This is not to say they’re any less fun than they were before hand though, far from it. Whilst some powers seem like they’re only in there for the token time when you need them (claws, whipfist) the combination of tentacles + anything else is awesome fun when you’re bashing lots of enemies around. The hammerfist also seems to be the weapon of choice for pretty much any occasion as you can simply leap into the air and then slam back down again and avoid pretty much any damage whilst devastating everything around you.

However there are some real brain farts of missions where you’re basically stripped of your powers and forced to make do with whatever the game gives you. The screenshot above is an example of one missions where you have to play nice and use regular weapons to take down all your foes. It’s a change of pace, done in order to break up the monotony of your unbridled chaos, but it is rather annoying to have all those awesome powers stripped away from you. Especially when you then have to do an escort mission, the worst possible kind of mission any game can have.

I would probably have forgotten about missions like these if I hadn’t had to play through them multiple times due to the game crashing at random places. Now I’m pretty sure it isn’t a problem with my PC as I’ve played countless hours of other games recently but I had Prototype crash out on me at least 6 times during my time with it. The trigger was random as it crashed after things like someone messaging me on steam or alt-tabbing but it would never consistently crash on those things. Most of the time it was simply during the middle of the mission which would then me back to before the mission started when I got back into the game. I lay the blame at this instability solely at the fact that it was a console first game with the porting process being less than stellar.

Whilst I might lament that the sections where you get your powers taken away from you are annoying the vehicle sections are actually quite fun, mostly because of how ridiculously power your vehicle seems to be in comparison to every other vehicle in the game. There are a few unfortunate escort missions among the vehicle sections but for the most part they’re simple “destroy all the things” type encounters, much in alignment with the rest of the game. The vehicles are also thankfully trouble free much unlike some of the other sections of the game.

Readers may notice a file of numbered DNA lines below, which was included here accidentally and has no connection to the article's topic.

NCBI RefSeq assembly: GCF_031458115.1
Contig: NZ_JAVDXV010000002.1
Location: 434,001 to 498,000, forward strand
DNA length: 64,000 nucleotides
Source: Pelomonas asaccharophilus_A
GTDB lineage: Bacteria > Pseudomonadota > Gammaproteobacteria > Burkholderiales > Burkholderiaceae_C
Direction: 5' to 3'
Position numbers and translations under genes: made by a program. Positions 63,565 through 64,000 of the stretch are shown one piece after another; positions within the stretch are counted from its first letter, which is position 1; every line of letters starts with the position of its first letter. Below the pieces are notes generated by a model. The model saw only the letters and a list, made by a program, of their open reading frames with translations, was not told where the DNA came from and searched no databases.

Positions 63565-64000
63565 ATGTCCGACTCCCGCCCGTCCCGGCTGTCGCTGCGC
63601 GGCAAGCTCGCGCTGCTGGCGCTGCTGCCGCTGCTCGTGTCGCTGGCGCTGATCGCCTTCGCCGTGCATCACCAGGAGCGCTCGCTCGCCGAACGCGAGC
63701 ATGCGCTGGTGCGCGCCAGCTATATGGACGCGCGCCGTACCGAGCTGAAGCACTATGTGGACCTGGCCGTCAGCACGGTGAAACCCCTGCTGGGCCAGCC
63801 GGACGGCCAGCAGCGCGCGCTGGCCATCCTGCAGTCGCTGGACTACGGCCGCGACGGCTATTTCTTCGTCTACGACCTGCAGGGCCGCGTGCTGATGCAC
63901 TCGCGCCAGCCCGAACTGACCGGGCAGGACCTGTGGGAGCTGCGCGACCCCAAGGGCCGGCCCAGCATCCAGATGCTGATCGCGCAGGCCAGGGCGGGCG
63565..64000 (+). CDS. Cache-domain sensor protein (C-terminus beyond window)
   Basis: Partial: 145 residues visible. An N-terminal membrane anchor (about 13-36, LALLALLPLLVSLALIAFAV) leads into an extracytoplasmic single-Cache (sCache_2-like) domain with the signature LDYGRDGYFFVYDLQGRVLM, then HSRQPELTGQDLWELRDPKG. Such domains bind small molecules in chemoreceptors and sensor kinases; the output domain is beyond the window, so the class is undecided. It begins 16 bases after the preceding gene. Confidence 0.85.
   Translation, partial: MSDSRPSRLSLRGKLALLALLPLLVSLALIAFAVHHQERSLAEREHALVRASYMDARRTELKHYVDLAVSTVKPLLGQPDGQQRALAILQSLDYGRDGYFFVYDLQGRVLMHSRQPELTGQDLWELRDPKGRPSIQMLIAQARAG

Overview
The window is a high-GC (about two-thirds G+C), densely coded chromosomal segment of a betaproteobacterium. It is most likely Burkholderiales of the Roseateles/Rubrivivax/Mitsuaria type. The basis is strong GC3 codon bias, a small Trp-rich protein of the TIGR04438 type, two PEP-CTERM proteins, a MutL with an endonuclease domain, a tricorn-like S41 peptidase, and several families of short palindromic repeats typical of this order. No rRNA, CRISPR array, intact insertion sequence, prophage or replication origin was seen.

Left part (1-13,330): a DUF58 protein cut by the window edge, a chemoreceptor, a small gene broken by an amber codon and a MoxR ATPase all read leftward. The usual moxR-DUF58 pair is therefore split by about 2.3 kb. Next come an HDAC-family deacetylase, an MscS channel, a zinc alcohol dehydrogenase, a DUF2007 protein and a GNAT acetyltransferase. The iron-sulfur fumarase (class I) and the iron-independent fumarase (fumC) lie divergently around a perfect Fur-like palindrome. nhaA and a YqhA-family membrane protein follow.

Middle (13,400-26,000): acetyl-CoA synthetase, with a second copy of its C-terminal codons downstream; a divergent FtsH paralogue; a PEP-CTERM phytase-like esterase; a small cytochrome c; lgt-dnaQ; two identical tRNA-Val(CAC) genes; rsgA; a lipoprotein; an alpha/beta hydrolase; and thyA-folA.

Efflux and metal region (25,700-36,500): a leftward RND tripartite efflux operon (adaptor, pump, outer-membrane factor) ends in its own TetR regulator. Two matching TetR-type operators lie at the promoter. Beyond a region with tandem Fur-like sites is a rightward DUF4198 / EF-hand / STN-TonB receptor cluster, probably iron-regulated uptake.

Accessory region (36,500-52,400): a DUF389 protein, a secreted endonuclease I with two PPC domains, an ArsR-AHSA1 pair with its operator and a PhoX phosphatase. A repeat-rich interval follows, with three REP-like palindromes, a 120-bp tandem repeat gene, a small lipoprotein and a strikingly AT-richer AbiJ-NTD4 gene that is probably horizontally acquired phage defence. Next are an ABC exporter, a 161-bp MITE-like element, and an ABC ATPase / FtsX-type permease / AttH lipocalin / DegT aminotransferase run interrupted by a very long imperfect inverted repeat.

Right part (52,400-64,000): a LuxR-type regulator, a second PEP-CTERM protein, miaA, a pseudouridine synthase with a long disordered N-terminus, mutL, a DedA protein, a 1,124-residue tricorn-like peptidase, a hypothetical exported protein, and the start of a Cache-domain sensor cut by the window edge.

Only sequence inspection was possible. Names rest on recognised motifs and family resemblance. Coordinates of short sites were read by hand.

The story of Prototype 2 is also above what I’ve come to expect of AAA titles these days although there’s this weird anti-intellectual/anti-military dichotomy going on in it that I don’t quite understand. Throughout the game it seems that pretty much every commander or scientist you meet is salivating at the chance to use their fellow man as test subjects for whatever horrible experiment they can think of. In the beginning I thought it was just a typical American anti-intellectual plot but Prototype 2 lumps all military in the same bucket not too long after.

Ultimately the story isn’t bad but it’s nothing particularly stellar either. Mercer’s motivations seem to have changed dramatically from the end of Prototype 1 and Heller’s character, who’s your typical badass for almost the entire game, starts to come apart towards the end. I felt it started out strongly but as the game progressed on and the same story repeated over and over just with different names it started to lose its lustre and the eventual conclusion did a good enough job to wrap it up that I didn’t feel cheated by the whole experience.

Prototype 2 seems to take the angle of “if it ain’t broke don’t fix it” as the game is essentially Prototype 1 with a few things polished up and a reworked plot that allows the game to start from square 1 again. There’s nothing particularly wrong with that idea, that’s how the Call of Duty franchise has stayed so profitable, but there really is barely anything new about this instalment in the Prototype series. With the closure of Radical Entertainment as well this might very well be the last time Prototype will grace our presence and it’s unfortunate that the opted for what amounts to a giant DLC pack rather than a new game that takes a fresh look at the Prototype idea. It’s still a fun game to play and I’m sure achievement junkies will love tracking down all the collectibles hidden around the place but it really feels like a game made for those who enjoyed the first or those who missed it initially.

Rating: 7.25/10

Prototype 2 is available on PS3, Xbox360 and PC right now for $78, $78 and $49.99 respectively. Game was played entirely on PC on the Hard difficulty setting with around 10 hours of total play time and 58% of the achievements unlocked.

About the Author

David Klemke

David is an avid gamer and technology enthusiast in Australia. He got his first taste for both of those passions when his father, a radio engineer from the University of Melbourne, gave him an old DOS box to play games on.